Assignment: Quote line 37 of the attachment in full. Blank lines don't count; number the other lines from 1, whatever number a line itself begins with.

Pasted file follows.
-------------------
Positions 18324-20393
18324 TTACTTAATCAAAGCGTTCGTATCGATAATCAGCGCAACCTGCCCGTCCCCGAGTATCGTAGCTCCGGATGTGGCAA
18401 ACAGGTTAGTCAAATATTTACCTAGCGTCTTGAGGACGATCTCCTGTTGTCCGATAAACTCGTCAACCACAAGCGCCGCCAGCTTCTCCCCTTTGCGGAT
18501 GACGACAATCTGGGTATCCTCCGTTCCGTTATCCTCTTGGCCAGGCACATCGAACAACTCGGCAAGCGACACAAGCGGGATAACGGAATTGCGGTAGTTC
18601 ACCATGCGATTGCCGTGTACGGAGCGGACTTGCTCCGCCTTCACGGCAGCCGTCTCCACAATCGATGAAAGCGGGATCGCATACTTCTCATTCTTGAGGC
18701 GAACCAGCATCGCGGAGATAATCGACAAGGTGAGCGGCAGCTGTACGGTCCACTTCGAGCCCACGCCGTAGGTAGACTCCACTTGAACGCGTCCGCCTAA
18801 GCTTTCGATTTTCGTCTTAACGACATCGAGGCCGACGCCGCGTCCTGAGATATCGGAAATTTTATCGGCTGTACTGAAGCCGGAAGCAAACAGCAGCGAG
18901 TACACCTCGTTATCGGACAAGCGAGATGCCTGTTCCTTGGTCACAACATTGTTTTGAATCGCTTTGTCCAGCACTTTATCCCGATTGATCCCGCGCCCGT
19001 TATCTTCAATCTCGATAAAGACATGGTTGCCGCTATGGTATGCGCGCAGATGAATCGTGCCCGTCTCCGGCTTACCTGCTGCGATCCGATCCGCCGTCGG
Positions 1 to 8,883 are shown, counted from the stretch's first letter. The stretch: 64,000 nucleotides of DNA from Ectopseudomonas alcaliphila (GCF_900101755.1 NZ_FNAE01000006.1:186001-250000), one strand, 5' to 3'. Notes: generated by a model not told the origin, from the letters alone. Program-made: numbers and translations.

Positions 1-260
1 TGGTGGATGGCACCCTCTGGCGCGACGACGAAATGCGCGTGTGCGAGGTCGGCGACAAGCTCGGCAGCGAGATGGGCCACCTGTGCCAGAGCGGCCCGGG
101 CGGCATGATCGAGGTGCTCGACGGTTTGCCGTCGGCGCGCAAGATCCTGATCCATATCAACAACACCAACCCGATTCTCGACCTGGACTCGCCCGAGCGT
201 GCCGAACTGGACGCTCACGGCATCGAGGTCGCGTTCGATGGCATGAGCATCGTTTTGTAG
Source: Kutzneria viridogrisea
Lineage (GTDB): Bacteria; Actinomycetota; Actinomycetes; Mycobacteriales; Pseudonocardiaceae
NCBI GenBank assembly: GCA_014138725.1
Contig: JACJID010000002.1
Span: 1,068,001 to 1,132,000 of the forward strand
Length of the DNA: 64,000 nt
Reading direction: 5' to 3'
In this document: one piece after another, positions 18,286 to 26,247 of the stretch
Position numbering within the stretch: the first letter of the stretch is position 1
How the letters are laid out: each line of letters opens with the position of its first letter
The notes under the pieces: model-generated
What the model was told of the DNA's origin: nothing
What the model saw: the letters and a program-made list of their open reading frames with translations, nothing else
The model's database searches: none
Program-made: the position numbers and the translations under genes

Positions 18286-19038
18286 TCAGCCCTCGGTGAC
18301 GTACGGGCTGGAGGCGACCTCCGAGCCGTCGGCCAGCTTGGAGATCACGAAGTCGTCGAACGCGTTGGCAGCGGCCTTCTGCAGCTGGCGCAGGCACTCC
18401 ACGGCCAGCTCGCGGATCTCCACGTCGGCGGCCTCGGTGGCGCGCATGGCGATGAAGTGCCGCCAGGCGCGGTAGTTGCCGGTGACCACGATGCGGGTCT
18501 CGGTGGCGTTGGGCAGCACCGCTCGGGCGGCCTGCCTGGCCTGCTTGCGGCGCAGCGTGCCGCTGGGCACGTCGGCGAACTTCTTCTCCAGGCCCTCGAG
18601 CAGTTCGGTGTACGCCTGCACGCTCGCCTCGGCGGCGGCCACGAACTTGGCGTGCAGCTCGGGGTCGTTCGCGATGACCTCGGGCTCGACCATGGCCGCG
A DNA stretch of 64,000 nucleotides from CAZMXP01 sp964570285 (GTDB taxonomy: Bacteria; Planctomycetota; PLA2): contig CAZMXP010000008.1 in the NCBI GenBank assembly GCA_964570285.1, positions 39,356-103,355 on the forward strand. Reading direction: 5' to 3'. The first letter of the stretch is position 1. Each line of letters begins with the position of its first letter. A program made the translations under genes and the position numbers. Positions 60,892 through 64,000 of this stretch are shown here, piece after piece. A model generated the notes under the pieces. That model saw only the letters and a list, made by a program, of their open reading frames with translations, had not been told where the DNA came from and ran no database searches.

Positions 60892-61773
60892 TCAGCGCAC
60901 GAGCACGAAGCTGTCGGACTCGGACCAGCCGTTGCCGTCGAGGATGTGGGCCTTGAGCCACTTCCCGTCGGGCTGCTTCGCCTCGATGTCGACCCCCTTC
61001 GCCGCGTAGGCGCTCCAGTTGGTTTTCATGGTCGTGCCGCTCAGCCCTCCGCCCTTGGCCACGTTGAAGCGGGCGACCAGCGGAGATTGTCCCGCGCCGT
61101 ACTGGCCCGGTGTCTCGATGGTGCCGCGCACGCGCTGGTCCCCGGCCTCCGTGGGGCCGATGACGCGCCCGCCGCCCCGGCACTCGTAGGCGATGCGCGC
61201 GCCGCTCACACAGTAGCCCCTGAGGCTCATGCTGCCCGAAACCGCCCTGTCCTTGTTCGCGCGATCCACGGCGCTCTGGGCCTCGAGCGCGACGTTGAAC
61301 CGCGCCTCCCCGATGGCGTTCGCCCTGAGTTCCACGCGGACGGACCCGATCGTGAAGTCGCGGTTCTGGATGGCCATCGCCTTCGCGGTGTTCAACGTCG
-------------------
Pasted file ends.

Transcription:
Positions 60892-61773